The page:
Owners of equestrian business owners are being advised to ‘step up to the mark’ and ensure they are adhering to coronavirus protocols to ensure the safety of their clients.
The warning comes after a new survey indentified horse owners’ biggest concerns during the pandemic.
With a sample of more than 1,500 owners taking part, the survey revealed worries over the impact of potential loss of income, becoming ill or having to self-isolate, the fear of increased livery costs as a result of future lockdowns and the possible restricted access to feed, drugs, farriers and physios which could seriously impede their horses’ welfare.
Worryingly, the survey also unveiled the fact that while livery yards appear to have been strong on providing hand-washing or hand-sanitising facilities, the majority – especially DIY yards – had yet to put in place covid-19 plans and many were failing to observe the standard measures prescribed by government, designed to minimise the spread of infection.
Commenting on the survey findings, equine scientist Dr David Marlin said: “Given the current surge in coronavirus cases and the emergence of the highly contagious new variant of covid-19, it is imperative that private livery yards take immediate action and put in place the appropriate plans to ensure the facilities they offer are commensurate with the precautions currently being advised to all businesses.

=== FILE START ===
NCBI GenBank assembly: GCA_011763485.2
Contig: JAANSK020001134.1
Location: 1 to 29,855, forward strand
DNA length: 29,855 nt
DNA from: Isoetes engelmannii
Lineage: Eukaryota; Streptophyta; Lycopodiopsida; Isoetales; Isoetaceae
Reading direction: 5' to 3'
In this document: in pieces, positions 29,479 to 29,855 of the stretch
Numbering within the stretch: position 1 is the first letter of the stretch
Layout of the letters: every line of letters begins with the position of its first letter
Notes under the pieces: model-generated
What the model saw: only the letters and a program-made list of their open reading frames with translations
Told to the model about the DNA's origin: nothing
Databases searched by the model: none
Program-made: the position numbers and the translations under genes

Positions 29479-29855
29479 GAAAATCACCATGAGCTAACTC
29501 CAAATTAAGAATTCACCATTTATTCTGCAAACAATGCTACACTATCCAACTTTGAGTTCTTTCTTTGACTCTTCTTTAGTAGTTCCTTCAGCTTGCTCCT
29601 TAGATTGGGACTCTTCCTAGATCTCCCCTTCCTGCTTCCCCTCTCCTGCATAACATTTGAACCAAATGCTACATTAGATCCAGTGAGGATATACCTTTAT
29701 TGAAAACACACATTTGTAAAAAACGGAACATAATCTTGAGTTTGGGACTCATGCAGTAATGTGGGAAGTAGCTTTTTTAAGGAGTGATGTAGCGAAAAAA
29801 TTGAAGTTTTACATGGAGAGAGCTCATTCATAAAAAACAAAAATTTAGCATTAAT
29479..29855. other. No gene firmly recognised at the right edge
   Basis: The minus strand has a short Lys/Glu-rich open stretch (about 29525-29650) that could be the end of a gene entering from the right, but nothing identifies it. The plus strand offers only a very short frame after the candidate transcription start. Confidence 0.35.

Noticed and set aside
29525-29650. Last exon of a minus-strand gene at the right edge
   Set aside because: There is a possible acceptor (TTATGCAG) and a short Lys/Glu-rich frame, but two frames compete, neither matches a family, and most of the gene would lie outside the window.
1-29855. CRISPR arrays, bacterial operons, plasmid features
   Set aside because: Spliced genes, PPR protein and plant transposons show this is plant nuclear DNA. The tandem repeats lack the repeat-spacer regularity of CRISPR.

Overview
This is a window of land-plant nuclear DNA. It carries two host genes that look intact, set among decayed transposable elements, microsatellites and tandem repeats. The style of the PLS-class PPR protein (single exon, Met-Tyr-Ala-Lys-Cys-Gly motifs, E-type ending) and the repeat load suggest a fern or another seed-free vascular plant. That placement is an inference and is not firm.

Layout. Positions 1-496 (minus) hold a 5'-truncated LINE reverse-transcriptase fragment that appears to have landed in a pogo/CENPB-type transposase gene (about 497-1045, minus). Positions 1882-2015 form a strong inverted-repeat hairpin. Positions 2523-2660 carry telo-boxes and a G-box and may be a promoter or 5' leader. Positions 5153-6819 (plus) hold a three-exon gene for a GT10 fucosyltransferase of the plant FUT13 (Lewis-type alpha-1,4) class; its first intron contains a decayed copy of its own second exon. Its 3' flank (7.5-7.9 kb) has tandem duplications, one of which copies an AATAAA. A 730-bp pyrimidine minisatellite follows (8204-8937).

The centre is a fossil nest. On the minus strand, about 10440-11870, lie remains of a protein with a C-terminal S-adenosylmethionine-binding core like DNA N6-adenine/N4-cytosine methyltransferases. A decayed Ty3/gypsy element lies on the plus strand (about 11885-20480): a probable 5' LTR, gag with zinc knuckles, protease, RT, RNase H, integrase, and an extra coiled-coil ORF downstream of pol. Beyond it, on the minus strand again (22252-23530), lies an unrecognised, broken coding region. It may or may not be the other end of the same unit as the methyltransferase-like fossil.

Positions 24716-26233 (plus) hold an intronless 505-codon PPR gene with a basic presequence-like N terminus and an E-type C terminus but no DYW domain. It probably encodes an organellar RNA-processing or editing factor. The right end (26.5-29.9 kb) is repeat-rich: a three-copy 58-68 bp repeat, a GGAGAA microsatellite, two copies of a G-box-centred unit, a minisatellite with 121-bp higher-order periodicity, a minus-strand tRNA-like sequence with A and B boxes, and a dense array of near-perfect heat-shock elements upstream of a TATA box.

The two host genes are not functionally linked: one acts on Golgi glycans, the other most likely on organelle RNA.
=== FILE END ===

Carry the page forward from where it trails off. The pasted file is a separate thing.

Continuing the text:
“Owners need to be updated on the measures that are being put in place and given clear guidance on the revised protocols to be rolled out – and the importance of adhering to the new regime.
“This survey also demonstrates the need for owners to put in place their own covid survival plan to ensure the continued health and wellbeing of their horse in the event of the need for physical or financial support should they become ill or if they are forced to self-isolate.
“This is no time for complacency – or for ‘covid-fatigue’ to set in. It is vital that the equestrian industry steps up to the plate and plays a stronger role in trying to fight the pandemic. This survey also backs up the argument that horse welfare related activities – such as continued access to feed, drugs, farriers and physios – must remain exempt from any future quarantine restrictions.”
The survey was conducted by Dr Marlin, Dr Jane Williams (Hartpury University) and Dr Hayley Randle (Charles Stuart University, Australia).